Western Cemetery 

4 Vaughan Street, Portland   |  Nominated to Places in Peril in 2013

The Issue

After 184 years of service, Western Cemetery, Portland’s second oldest cemetery, suffers from neglect and deferred maintenance. Its unmanaged, overgrown appearance has attracted vandalism. While the Stewards of the Western Cemetery have worked hard to raise private funds, advocate for maintenance, and encourage the city to implement the Western Cemetery master plan, the level of fundraising has been inadequate.

In 2001, the city of Portland approved a master plan for the cemetery, which identified capital and maintenance needs for the historic landscape. A group of concerned citizens formed the Stewards of Western Cemetery to advocate for city support and raise private funds for capital projects. With support from the Stewards, the city renovated and conserved the mausoleums and the Daveis Memorial Gate, and installed a portion of new steel picket fence on the Vaughan Street side. Community support is necessary to continue the work by the Stewards of the Western Cemetery in their ambitious plans to enlist volunteers and raise additional private support.

Our Position

Located adjacent to the West End Historic District at 4 Vaughan Street, the Western Cemetery is an important public open space. The cemetery is significant for its association with citizens and families who were important to Portland’s history, and is an example of the transition from early burial grounds to planned garden cemeteries built on open land. It is recognized as one of Portland’s designated historic landscape districts.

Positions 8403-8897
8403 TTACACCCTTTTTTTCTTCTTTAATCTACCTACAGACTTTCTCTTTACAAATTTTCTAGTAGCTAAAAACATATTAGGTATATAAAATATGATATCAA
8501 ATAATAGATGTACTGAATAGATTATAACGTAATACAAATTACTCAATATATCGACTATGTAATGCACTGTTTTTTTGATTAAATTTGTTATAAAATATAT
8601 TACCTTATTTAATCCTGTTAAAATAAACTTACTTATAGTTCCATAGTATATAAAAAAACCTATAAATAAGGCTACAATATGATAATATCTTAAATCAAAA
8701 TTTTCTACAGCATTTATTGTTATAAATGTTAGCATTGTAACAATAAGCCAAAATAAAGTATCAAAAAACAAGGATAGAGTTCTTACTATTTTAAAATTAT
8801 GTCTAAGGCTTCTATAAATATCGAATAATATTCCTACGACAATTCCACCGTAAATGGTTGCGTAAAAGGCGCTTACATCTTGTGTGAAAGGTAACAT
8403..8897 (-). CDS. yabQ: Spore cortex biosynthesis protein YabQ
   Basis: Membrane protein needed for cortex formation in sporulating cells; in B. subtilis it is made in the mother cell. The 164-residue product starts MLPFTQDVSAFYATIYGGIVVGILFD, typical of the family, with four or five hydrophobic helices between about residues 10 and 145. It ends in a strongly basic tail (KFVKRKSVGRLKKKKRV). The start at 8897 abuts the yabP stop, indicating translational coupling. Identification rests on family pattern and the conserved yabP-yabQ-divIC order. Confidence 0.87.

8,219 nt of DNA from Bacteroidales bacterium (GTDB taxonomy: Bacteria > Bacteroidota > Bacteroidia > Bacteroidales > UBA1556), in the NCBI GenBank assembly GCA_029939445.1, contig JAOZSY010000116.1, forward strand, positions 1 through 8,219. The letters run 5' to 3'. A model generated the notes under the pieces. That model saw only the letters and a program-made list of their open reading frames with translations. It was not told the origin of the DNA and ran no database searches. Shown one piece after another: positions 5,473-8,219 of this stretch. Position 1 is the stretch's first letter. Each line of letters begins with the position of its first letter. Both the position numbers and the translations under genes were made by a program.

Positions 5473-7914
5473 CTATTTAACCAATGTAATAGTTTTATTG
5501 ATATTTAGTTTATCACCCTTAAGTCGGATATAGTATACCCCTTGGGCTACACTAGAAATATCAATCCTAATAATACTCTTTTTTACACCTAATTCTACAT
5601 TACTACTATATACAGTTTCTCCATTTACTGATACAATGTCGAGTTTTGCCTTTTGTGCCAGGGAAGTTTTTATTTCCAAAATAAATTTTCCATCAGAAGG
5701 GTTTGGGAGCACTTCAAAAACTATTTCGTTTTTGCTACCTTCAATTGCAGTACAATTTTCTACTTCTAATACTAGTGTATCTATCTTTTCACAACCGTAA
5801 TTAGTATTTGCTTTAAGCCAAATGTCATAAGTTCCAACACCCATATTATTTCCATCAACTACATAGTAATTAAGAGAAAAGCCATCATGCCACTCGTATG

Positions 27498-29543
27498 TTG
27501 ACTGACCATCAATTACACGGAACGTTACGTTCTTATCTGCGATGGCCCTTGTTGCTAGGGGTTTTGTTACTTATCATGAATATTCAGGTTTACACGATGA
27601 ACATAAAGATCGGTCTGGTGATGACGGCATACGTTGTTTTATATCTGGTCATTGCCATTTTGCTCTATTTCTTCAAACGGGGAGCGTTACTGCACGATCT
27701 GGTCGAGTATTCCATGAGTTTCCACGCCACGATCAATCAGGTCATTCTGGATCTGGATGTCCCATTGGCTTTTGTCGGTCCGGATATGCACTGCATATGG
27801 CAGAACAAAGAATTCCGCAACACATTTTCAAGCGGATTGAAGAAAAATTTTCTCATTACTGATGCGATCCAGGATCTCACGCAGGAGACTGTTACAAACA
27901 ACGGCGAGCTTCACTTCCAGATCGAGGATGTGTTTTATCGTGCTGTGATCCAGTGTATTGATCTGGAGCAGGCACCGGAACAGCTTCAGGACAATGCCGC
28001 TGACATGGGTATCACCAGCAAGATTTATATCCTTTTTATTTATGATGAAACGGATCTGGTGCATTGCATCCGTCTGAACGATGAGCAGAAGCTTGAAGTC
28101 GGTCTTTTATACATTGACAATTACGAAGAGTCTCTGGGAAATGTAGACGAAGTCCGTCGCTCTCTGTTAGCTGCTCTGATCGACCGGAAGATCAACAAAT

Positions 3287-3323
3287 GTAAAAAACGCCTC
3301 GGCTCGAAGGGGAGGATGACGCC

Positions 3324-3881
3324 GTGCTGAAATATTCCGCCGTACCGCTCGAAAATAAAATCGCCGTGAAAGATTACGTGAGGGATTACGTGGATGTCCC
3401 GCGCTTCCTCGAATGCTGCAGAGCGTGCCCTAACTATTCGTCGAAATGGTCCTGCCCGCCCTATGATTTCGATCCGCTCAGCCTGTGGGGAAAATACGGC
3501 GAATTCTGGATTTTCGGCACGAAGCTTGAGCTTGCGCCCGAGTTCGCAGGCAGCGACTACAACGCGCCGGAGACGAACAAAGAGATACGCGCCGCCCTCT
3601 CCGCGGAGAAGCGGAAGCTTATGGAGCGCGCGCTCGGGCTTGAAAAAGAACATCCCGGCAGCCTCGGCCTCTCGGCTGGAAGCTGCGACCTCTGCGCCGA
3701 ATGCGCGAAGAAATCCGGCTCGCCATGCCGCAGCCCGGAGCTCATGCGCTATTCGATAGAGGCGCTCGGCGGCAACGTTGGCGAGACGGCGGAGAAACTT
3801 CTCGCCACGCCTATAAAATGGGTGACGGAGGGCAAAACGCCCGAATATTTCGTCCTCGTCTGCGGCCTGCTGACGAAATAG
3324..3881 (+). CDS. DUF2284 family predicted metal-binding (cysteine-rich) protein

The city purchased the land in 1829 and expanded the cemetery to its current 12 acres in 1841. It was the city’s primary burying ground from 1829 until 1852 when Evergreen Cemetery opened. The cemetery has an estimated 6,600 marked and unmarked graves and remained active until 1910. Its lots and circulation paths were planned by civil engineer James Hall in 1840. Its main entrance, the 1914 Daveis Memorial Gate, was designed by John Calvin Stevens. When room was no longer available at Western Cemetery, some families moved their plots to Evergreen Cemetery. However, many burials still remain, including Revolutionary and Civil War veterans, Irish immigrants, and notable local citizens.

Press

Quick Links

What You Can Do

  • Advocate for city funding to maintain the cemetery and implement the 2001 Master Plan.
  • Support the Stewards of the Western Cemetery in their ambitious plans to replace the enlist volunteers and raise additional private support to increase public awareness and appreciation of the cemetery’s historic significance and use of its grounds through tours and interpretive signage.

  • Join our mailing list to stay informed about advocacy, educational programs, and upcoming events.

  • Support our advocacy efforts and Places in Peril program by becoming a member or making a donation today.